Ironically, it was Brownback, during his 2008 presidential campaign, who did the most to promote that “pro-life, whole-life” slogan Otto invokes. A group called Democrats for Life of America also uses the slogan to describe people like Congresswoman Marcy Kaptur of Ohio and former Congressman Bart Stupak of Michigan, who fought to keep any whisper of federal funding for abortion out of the Affordable Care Act. In 2010, Democrats for Life established the Whole Life Heroes political-action committee to promote more anti-abortion Democrats for elected office.
As a movement, however, Whole Life-ism has been claimed almost as an exclusive trademark by Jason Jones, president of the nonprofit Whole Life America, who wrote in 2010 that he was “greatly offended that [Democrats for Life] would use our name to undermine human dignity.” Jones worked on Brownback’s presidential campaign in 2007. He champions human rights and anti-poverty efforts in Darfur and the Sudan, while advocating church and community support to prevent pregnant women, children, and the elderly from falling into poverty. But the litmus test he applies to domestic politicians comes down to whether they voted for the Affordable Care Act—a law Jones has insisted, despite the Hyde Amendment and an executive order to the contrary, provides federal funds for abortion.
Not everyone who identifies as pro-life reads the health-care law that way. Sister Simone Campbell of the Catholic social-justice lobby NETWORK led a group of Catholic sisters in support of the ACA two years ago, “because contrary to some reports, we analyzed the bill and determined it did not provide federal funding for abortion. It also saved lives by extending health care to millions of people without health insurance. I’m appalled at current efforts to restrict funding for programs that feed hungry families or provide lifesaving health care to those who are ill. Those who advocate cutting programs that support life cannot in good conscience call themselves ‘pro-life.’”
In February, former Alaska Governor Sarah Palin, famous mother of a Down syndrome child, wrote a story for the Daily Beast in which she talked about the challenges and rewards of raising a special-needs child. Her claims of compassion and gratefulness might have rung hollow for some, given the revenue-starving policies she’s stood for as a candidate and pundit. But one story about her challenged child had to move the most Palin-hardened heart: “Trig is almost 4 years old now,” she wrote, “and every morning when he wakes up, he pulls himself up, rubs the sleep out of his eyes, looks around, and then starts applauding! He welcomes each day with thunderous applause and laughter.”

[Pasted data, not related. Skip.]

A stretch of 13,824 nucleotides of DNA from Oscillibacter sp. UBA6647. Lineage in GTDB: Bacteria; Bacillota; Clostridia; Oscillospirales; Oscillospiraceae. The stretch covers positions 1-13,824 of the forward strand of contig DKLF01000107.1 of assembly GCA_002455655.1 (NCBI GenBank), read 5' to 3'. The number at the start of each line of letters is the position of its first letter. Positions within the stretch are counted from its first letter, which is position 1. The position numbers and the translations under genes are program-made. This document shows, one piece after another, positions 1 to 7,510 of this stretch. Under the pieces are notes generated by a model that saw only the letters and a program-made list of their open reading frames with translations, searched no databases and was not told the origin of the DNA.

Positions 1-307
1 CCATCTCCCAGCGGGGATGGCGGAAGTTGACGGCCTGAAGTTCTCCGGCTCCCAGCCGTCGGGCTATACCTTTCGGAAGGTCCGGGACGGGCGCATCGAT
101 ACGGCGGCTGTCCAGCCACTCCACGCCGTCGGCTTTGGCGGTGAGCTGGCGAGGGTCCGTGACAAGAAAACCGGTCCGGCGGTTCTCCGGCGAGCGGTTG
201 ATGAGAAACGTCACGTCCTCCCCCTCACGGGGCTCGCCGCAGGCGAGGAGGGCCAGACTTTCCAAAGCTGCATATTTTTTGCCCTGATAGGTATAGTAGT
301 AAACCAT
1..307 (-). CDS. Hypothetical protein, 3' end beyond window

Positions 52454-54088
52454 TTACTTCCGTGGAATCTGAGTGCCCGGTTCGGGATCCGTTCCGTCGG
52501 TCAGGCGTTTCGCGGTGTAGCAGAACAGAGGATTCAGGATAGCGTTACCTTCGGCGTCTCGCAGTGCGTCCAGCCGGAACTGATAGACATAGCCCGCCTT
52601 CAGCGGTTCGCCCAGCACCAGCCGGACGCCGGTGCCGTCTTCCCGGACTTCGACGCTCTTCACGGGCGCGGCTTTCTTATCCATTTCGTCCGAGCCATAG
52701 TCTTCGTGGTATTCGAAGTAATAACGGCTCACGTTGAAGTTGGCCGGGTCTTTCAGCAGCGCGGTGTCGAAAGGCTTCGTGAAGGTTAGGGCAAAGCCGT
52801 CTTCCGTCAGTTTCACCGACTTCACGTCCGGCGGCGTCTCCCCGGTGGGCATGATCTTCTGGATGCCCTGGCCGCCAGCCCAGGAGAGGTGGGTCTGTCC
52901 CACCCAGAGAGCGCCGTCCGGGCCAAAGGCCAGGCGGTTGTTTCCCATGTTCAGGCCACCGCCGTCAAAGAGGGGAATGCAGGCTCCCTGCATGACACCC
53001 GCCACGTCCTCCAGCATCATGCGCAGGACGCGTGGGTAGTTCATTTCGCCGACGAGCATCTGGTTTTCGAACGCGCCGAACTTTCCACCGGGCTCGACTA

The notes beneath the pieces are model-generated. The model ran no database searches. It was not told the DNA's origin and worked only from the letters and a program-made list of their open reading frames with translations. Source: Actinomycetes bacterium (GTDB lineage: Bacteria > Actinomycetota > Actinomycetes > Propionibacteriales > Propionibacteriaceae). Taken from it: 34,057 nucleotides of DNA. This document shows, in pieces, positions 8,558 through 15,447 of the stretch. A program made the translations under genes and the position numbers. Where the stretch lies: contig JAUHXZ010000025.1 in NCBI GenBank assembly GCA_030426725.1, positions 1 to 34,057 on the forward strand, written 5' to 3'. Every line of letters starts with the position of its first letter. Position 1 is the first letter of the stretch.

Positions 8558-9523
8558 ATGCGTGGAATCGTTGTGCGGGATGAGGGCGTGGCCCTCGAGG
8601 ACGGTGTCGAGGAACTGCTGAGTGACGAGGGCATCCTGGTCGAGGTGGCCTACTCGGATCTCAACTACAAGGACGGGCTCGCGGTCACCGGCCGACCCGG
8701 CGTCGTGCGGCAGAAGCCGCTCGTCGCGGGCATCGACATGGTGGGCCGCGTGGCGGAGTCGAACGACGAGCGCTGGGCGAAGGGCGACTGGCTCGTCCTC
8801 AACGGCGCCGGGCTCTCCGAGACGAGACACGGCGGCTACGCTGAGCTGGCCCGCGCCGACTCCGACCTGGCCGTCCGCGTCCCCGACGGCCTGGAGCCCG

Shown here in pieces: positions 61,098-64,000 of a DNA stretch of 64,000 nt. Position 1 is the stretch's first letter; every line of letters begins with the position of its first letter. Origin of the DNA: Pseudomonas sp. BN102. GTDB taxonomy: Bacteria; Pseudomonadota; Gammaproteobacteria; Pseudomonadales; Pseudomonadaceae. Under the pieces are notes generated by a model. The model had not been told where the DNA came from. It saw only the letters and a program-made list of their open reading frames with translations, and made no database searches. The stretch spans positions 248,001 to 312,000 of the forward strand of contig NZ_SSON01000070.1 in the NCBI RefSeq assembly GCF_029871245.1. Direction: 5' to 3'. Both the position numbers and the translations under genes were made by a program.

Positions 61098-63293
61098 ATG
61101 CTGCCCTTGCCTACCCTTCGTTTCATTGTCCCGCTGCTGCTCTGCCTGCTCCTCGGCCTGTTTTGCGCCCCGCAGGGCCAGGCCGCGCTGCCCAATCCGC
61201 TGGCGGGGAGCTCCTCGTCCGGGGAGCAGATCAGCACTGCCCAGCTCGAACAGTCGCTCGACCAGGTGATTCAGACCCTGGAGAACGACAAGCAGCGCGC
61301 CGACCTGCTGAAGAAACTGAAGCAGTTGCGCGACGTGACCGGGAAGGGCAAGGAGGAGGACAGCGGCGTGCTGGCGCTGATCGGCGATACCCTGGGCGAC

Jennifer Currier can relate to that. Elijah, she says, has a “very special social gift.” Down syndrome children are often described as lacking boundaries and the natural shyness other children have, even early in life. Margaret Hooper describes it as “social naïveté,” a quality that sometimes results in awkward situations later in life. “It’s like if you give them the keys to the house, they’ll invite everyone in the neighborhood to come in and visit,” Hooper says. In a child Trig’s or even Elijah’s age, however, that same quality manifests in a boundless capacity for love—and even, Currier claims, a magical connatural empathy.
“I did some volunteer work for some researchers who were doing groundbreaking work to improve cognition for individuals with Down syndrome,” she says. “One thing they said was that they’re also looking at why it is that, whenever they test people who possess this extra 21st chromosome, they always test exceedingly high in their level of compassion. And so what is it about this extra genetic material that’s aiding in this extra level of compassion? Does it mean that they could find something to help people who don’t have compassion?”
Currier laughs, but she means it. “I told my older son, ‘You’re going to be able to teach Elijah a lot of important things as he grows up. But Elijah’s going to be able to teach you how to give a really awesome hug.’”
It’s hard to talk about Elijah’s awesome hugs while analyzing the costs of supporting a child and defending abortion rights. It’s almost as if the living child in all his or her peculiar glory doesn’t belong in the same conversation as family economics and reproductive rights. Yet perhaps it’s our discomfort with those kinds of conversations that fosters the hypocrisy of defending the unborn while cutting essential funding. “This is not a new conflict,” says Adam Sonfield of the Gutt-macher Institute. “People have been making the argument for a long time that the people most prominent in the anti-abortion fight are the ones also opposed to many of the programs that would help women and families if they do have children.”
When the Children’s Defense Fund releases its Congressional Scorecard each year, evaluating members of Congress on how they vote whenever children’s welfare issues come up, the lowest-ranking members are always pro-lifers. Rick Santorum—who on the day he withdrew from the race for the Republican nomination invoked the “pain and hardship” of raising his daughter—voted on behalf of children’s welfare just 10 percent of the time during his last year in the U.S. Senate. Paul Ryan, who during his career in the U.S. Congress has voted 100 percent of the time in agreement with the National Right to Life Committee, has also drawn up a budget that would make massive cuts to Medicaid.
Perhaps Ryan and his cohort also have something to learn from whatever’s embedded in that extra 21st chromosome. The contradiction between “protecting the unborn” while making widespread cuts to services for children and the disabled reveals a philosophy long on ideology and short on compassion. “If we really want to be a pro-child nation,” Talcott Camp says, “we need policies that honor and respect and support whatever decision a woman makes about her pregnancy, whether it’s to carry the pregnancy to term or end it. This skewed ideological agenda is costing us all dearly.”